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Where Did Those Cell Phones Come From?
by: D Ruplinger

In 1949 the first car phone service was introduced. It was called “Mobile Telephone Service” (MTS). But the beginning of wireless communication started many years earlier, in 1895, when an Italian physicist named Guglielmo Marconi successfully sent wireless signals a distance of one and one half miles.

In 1896 Marconi was granted the world’s first patent for a wireless telegraphy system. In 1897 he formed The Wireless Telegraph and Signal Company. During that same year he successfully sent wireless signals a distance of twelve miles.

In 1901 Marconi proved the curve of the earth did not affect the successful sending of wireless waves. He proved it by transmitting signals from Cornwall, England to St. John’s, Newfoundland, which was a distance of over two thousand miles.

Marconi, along with other scientists and researchers, continued to work and do research on wireless transmissions. In 1932 the world’s first microwave radiotelephone link was established between the Pope’s summer home in the small Italian town of Caster Gandolfo and Vatican City, a distance of approximately thirty miles.

The first ship-to-shore radio conversation took place in 1922 from the ship S.S. America, which was 400 miles at sea. Inter-continent telephone communications between the United States and England occurred in the mid 1930’s.

As technology improved, interest in a car phone service developed. The first car phone service that was introduced in 1949 was a mobile service, but the equipment was big and heavy. The phone required a large receiver (about the size of a large piece of luggage). It was placed in the trunk of the vehicle. To talk on the phone, a button had to be pushed. To listen to the other person, the button had to be released. It was similar to using a two-way radio. A person couldn’t talk and listen at the same time. That technology came later.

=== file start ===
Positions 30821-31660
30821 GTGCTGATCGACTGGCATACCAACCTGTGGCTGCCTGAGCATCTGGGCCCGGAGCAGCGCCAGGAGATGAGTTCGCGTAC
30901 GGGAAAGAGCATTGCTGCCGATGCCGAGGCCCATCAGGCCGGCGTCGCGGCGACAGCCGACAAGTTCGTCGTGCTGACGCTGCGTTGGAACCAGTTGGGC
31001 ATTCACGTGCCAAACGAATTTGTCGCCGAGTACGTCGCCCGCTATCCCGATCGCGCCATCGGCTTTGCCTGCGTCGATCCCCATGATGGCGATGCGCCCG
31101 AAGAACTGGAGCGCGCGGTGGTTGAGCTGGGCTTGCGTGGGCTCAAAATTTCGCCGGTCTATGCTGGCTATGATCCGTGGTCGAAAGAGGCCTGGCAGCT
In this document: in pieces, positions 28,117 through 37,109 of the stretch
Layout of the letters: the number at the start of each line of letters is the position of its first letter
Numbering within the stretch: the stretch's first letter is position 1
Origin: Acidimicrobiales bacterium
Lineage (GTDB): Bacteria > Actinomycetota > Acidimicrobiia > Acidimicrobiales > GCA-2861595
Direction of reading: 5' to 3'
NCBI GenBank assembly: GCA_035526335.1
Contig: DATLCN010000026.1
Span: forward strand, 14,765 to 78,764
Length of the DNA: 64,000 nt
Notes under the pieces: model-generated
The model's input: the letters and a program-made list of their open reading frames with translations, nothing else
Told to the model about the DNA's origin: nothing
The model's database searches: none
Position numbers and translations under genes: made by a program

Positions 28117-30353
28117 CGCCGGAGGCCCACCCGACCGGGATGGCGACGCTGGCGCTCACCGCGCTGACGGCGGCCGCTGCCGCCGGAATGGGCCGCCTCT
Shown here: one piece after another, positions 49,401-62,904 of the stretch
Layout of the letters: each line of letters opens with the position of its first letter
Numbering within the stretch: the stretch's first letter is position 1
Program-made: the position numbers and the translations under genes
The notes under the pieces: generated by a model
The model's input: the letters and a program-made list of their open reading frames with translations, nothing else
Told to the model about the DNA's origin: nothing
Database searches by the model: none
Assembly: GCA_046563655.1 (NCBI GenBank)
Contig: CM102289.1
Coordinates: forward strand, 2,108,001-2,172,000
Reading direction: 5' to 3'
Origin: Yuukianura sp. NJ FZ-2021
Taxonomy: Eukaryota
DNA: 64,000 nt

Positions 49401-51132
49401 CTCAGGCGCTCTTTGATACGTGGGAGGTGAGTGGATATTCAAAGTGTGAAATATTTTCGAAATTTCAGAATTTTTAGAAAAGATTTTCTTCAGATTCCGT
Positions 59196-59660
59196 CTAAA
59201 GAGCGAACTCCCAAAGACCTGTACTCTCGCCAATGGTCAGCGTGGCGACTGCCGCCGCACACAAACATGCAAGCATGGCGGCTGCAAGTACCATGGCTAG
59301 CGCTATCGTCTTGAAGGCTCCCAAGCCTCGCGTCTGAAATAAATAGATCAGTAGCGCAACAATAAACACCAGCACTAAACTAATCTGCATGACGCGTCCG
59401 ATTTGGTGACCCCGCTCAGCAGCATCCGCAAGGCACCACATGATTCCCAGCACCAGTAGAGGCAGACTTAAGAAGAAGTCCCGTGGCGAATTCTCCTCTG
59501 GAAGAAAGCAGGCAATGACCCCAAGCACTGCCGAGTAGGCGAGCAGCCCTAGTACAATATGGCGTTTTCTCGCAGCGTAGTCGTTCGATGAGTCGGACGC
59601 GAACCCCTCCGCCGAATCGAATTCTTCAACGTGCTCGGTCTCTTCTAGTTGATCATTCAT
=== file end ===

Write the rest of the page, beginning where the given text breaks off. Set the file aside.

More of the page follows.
Phone calls from the first mobile phone service were not direct-dialed. Instead, an operator working for the mobile phone service company answered when the phone was picked up. The operator connected the caller to the phone company operator, who then placed the call. By the early 1960’s the technology had improved, but only slightly. One step in the connection process was eliminated. The phone was able to connect directly to the phone company, saving the caller the step of having to connect to the mobile phone service operator first. The improved service was called “Improved Mobile Telephone Service” or IMTS.

By the early part of the 1980’s the phones had full-duplex capability. This meant a person could listen and talk at the same time. The phones and receivers were still heavy though. And, because the IMTS phones were a type of scanner, it wasn’t unusual for a person to press a channel button on the phone and hear parts of someone else’s conversation.

Technology continued to improve and continues to improve today. Cell phones are very popular. Today they are a truly mobile device and are easy to transport. Some of the cell phones available today only weigh a few ounces. Some of the small cell phones can be tricky to use though because the buttons on them are very small.

Cellular technology continues to improve. In the United States, carriers have been moving from analog technology to digital technology. One big reason the move to digital technology has been made in recent years is because it allows networks to carry more callers at one time. Calls are also more secure on digital networks, but are still far from being totally secure.

Today, people experience fewer dropped calls, and with the expansion of networks, there are getting to be fewer areas where there is no reception at all. And although many younger people are choosing to have cell phone over a land line phone, there are still many people who are not yet willing to give up their land line phones.

About The Author

D Ruplinger is a featured writer for For more information about cell phones, cell phone plans, and cell phone service providers, visit

This article was posted on December 06, 2005


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